Glantz and Parmley (24) reviewed 14 epidemiologic studies and found a consistent increased risk of heart disease among those exposed to second hand smoke. The risk ratio for both men and women was 1.2. In a recently reported meta-analysis, Law et al (25) examined the impact of ETS (ETS: environmental tobacco smoke)on the incidence of ischemic heart disease among lifelong non-smokers who lived with smokers. In these 19 studies the end points examined were non-fatal myocardial infarction and death from ischemic heart disease. The estimated relative risk of ischemic heart disease in never smokers whose spouses smoked relative to the risk of those whose spouses never smoked was 1.3 (95% confidence interval 1.22 to 1.38 P<0.001). The findings were similar irrespective of gender where all ischemic events among passive smokers manifested as death; in contrast, in the control population, the majority of endpoints were non fatal infarcts. The risk of ischemic heart disease in the non-smoker increased continuously with the daily cigarette consumption by the smoking spouse. In these studies the relative risk for heart disease was similar to that for lung cancer. Because of the far higher prevalence of CHD, ETS, however, accounts for many more clinical events and deaths than its health effects on other organs.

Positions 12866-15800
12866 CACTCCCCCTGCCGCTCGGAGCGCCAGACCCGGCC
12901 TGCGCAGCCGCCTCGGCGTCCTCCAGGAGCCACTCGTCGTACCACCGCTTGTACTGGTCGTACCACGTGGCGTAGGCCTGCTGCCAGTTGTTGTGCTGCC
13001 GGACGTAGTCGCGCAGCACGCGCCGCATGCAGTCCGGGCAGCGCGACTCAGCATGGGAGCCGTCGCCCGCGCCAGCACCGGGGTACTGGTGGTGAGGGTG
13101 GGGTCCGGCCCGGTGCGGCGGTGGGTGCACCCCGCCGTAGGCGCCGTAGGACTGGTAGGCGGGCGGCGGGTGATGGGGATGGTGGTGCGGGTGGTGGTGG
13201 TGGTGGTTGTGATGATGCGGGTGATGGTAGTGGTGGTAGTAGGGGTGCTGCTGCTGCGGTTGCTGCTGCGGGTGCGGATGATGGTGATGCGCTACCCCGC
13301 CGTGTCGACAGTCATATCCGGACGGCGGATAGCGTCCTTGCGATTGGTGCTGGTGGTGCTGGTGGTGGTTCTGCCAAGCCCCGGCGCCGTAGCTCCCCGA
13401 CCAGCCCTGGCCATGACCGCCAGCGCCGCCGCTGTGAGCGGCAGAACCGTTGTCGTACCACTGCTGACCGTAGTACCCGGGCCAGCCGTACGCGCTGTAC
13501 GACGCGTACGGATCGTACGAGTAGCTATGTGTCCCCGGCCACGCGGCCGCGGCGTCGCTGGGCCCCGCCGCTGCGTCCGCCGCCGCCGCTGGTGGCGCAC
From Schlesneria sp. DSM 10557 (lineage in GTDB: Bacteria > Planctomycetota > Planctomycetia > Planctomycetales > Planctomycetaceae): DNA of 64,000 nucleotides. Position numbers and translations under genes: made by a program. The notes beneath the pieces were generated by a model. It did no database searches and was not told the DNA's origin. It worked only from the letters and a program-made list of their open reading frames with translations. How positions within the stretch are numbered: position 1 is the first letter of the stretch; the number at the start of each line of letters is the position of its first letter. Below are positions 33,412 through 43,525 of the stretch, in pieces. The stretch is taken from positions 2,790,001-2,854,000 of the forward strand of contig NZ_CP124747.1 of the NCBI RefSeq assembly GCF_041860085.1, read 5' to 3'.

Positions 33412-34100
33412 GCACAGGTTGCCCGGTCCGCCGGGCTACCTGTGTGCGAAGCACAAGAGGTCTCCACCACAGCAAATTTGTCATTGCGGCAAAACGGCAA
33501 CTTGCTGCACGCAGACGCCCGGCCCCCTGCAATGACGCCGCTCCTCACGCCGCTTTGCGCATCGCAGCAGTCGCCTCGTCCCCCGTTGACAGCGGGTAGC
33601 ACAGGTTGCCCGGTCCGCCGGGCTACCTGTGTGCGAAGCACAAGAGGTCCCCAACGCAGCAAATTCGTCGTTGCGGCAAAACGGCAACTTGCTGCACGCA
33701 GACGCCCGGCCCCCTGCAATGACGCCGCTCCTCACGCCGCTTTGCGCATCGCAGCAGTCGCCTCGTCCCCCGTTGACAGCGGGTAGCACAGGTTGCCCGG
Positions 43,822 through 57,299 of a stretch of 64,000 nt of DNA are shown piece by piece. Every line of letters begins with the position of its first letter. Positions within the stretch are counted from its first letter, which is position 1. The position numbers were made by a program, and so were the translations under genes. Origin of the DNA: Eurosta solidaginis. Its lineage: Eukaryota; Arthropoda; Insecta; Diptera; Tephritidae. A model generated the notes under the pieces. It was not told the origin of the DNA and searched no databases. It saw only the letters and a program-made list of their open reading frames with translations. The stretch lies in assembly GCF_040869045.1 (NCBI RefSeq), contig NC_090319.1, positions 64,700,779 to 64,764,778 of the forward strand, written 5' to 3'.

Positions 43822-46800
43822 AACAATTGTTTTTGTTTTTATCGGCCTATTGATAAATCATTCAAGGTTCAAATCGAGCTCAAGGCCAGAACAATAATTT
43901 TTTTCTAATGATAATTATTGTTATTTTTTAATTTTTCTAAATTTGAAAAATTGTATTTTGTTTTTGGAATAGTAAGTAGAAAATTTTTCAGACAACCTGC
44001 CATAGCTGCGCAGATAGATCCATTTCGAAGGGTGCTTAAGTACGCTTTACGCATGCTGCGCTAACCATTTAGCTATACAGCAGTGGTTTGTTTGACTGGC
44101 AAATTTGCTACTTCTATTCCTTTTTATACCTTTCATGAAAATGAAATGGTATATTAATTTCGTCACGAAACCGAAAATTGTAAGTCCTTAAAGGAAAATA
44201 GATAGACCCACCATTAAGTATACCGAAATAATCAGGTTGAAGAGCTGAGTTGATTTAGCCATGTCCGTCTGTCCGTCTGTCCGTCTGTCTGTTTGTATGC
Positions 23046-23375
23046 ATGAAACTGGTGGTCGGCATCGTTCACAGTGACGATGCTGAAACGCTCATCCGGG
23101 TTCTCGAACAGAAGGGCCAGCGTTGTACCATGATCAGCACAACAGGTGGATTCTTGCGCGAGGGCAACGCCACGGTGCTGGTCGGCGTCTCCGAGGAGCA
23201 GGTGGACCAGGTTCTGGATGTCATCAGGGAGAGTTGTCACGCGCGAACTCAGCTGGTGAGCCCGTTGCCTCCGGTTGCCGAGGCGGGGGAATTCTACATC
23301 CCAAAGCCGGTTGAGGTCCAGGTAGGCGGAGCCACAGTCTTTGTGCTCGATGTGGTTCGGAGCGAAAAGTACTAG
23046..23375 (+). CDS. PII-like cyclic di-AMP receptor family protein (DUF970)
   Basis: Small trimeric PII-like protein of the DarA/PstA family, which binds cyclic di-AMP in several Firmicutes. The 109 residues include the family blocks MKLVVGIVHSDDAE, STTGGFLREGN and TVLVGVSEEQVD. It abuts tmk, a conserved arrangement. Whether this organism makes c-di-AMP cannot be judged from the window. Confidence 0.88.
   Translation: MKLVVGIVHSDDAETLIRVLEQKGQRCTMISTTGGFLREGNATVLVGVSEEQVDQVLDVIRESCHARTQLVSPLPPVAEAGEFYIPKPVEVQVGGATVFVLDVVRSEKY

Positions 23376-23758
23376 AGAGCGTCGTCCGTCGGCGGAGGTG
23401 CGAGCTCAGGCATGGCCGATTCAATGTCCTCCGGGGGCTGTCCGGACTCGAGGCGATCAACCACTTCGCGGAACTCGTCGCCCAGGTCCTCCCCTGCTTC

Law et al (25) also examined various confounders especially the eating of fruit and vegetables, since their intake is reduced among people exposed to environmental tobacco smoke. Fruit and vegetables contain folic acid, potassium, linoleic acid that protect against CHD. In these populations, the estimated excess risk for ischemic heart disease in relation to dietary differences did not exceed 3%. There was no substantial difference in the plasma cholesterol between smokers and nonsmokers, similarly there was no substantial difference in blood pressure, though smokers had a smaller body mass index. The fact that passive smoking also exerts deleterious cardiac effects in the work place tends to confirm that diet is not a significant confounder. A meta analysis of studies of occupational exposure to environmental tobacco smoke found a nearly similar increased relative risk of 1.36 for heart disease among passive smokers..(26) People in the work place do not share identical food intakes, therefore a dietary explanation for ETS predisposing to CHD is untenable.